The adjacent Temple Beth-El school building at 2126 W. Crystal Street was successfully adaptively reused and converted to condominiums. Directly across the street the 1890’s Lutheran gothic revival church by architects Worthmann & Steinbach at 2127 W. Crystal Street from a smiliar time period is listed as orange rated in the Chicago Historic Resources Survey (CHRS). Other than the glass block, it’s unclear why a highly intact, architecturally distinct building such as 2122 W. Crystal Street would have been overlooked by the CHRS, but provides yet another example of the limitations of the CHRS which dates from 1996.

Founded in 1871, Temple Beth-El is one of Chicago’s oldest congregations and was highly innovative throughout its history, including being one of the first to offer coed enrollment at the religious school on Crystal Street and was one of the first Chicago synagogue in Chicago to offer Sunday school education to girls. It hosted a wide-range of cultural activities including drama club performances, musical and literary events learning sessions, dances and mixers, and athletic competitions.

Per Temple Beth-El’s history website, “In 1902, the temple purchased three adjoining lots at Crystal Street and Hoyne Avenue. There they constructed a much larger building for worship as well as a separate structure with a gymnasium and rooms for a Sunday school. Such a configuration was novel to Chicago; Beth El became the first synagogue in the city to house its religious school and its sanctuary in independent buildings.”

“Ever the innovator, Rabbi Rappaport went several steps further in offering coed enrollment at the school on Crystal Street. Beth El is thus noted as the first synagogue in Chicago to offer Sunday school education to girls. Rappaport’s strong commitment to family life touched other areas of his rabbinate as well; he established Chicago’s first synagogue youth group and Beth El’s first social club for married couples.”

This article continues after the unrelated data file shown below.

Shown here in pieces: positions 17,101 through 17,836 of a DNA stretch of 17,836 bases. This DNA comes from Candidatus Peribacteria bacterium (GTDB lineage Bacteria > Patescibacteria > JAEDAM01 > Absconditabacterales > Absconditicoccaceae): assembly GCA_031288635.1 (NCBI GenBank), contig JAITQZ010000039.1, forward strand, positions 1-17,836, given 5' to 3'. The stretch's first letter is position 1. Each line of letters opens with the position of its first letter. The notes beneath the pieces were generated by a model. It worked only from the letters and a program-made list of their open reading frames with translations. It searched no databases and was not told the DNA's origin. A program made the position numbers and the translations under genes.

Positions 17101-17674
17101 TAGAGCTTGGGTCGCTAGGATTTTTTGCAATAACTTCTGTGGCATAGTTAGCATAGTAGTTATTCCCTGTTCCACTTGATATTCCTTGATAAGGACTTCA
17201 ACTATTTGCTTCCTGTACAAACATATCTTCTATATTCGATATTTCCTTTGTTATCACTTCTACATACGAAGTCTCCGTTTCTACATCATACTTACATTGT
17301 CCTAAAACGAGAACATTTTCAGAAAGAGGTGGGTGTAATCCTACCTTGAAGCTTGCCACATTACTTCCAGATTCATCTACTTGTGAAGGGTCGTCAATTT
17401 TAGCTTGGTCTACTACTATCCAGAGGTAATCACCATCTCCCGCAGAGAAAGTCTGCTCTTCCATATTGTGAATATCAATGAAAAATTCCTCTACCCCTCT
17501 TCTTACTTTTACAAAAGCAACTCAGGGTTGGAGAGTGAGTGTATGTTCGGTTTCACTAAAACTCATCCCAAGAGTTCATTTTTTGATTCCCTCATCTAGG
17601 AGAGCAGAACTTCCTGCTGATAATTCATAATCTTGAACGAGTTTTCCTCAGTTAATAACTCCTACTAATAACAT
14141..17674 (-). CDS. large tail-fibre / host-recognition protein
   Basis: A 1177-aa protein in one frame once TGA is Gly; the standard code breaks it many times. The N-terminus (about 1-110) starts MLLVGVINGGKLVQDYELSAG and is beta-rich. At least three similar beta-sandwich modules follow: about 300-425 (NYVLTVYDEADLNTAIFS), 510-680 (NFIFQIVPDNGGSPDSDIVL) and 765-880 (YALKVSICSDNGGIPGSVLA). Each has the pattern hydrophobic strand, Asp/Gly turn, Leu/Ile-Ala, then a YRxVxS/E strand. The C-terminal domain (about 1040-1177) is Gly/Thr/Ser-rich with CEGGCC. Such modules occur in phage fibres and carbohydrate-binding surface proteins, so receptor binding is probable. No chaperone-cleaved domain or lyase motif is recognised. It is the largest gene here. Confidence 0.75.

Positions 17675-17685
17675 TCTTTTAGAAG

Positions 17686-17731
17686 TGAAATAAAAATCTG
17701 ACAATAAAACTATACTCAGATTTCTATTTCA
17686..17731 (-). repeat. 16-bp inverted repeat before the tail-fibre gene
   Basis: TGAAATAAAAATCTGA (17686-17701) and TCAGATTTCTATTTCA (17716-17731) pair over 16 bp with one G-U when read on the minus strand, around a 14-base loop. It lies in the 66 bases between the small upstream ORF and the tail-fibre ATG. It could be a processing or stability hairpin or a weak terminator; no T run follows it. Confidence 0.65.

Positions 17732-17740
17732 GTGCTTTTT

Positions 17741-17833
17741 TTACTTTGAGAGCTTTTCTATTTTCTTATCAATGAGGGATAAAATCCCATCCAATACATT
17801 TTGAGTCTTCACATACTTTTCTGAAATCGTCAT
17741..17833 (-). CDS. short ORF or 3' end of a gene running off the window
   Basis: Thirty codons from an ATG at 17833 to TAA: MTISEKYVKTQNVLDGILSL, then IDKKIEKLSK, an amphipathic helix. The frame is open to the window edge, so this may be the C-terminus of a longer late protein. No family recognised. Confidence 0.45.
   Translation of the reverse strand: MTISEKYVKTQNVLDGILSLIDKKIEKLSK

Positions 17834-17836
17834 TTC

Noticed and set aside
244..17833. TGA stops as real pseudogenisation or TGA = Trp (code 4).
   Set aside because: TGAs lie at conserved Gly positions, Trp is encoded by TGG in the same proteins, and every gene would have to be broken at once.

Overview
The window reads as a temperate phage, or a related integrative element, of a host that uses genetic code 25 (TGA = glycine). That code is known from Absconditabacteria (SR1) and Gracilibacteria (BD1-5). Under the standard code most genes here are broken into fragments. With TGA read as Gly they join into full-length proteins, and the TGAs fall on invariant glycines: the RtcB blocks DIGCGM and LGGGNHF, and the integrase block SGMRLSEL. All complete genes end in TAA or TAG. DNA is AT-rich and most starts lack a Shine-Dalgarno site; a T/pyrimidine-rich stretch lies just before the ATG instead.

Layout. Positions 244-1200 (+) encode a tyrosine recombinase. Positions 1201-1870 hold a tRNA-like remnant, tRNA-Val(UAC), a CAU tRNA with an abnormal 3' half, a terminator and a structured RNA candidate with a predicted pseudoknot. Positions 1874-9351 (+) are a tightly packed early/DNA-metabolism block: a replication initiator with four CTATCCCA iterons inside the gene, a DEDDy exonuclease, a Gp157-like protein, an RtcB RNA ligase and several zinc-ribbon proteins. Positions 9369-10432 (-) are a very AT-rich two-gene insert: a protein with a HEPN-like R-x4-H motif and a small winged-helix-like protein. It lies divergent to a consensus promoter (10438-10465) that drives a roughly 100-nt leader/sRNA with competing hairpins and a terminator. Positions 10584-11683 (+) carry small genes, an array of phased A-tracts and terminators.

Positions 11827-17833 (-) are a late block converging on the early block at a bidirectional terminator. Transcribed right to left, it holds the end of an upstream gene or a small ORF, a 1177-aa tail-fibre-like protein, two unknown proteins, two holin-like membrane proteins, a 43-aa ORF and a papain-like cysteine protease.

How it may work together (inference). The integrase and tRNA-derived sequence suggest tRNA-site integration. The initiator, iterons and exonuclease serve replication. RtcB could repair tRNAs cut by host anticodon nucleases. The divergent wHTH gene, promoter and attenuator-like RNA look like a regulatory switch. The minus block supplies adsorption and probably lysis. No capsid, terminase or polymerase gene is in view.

“With a generous gift from the Molner family, the synagogue dedicated its secondary structure as Molner Hall, and throughout Rabbi Rappaport’s tenure, Molner Hall was considered a great social hub for the Jews of the Northwest Side. Molner Hall functioned like a miniature Chicago Hebrew Institute , offering plentiful resources to the Jewish community at-large for study, sport, and socialization similar to the original Chicago Hebrew Institute on Blue Island Avenue near 12th Street. Similarly, Molner Hall hosted drama club performances, learning sessions, musical and literary events, dances and mixers, athletic competitions, and numerous other opportunities for cultural outreach for more than 20 years”

The Temple Beth-El congregation moved from Wicker Park to Logan Square. Their Logan Square synagogue building located at 3228 W. Palmer Boulevard was built in the 1920s and served as the Logan Square Boys and Girls Club since 1955. The building is under contract and preservation organizations are advocating for a preservation-sensitive outcome. The Temple Beth-El congregation then moved to Albany Park and ultimately moved to Northbrook in 1975.

Additional Reading
Century-Old Church In Wicker Park To Be Demolished For 6 Condos Starting At $689,000; There were too many exterior alterations to consider saving the building, a city official said. Alisa Hauser, Block Club Chicago, 8/22/18

History: A Proud Tradition of Worship, Education and Community

Turn-of-the-Century Improvements, Visions, History Project, Temple Beth-El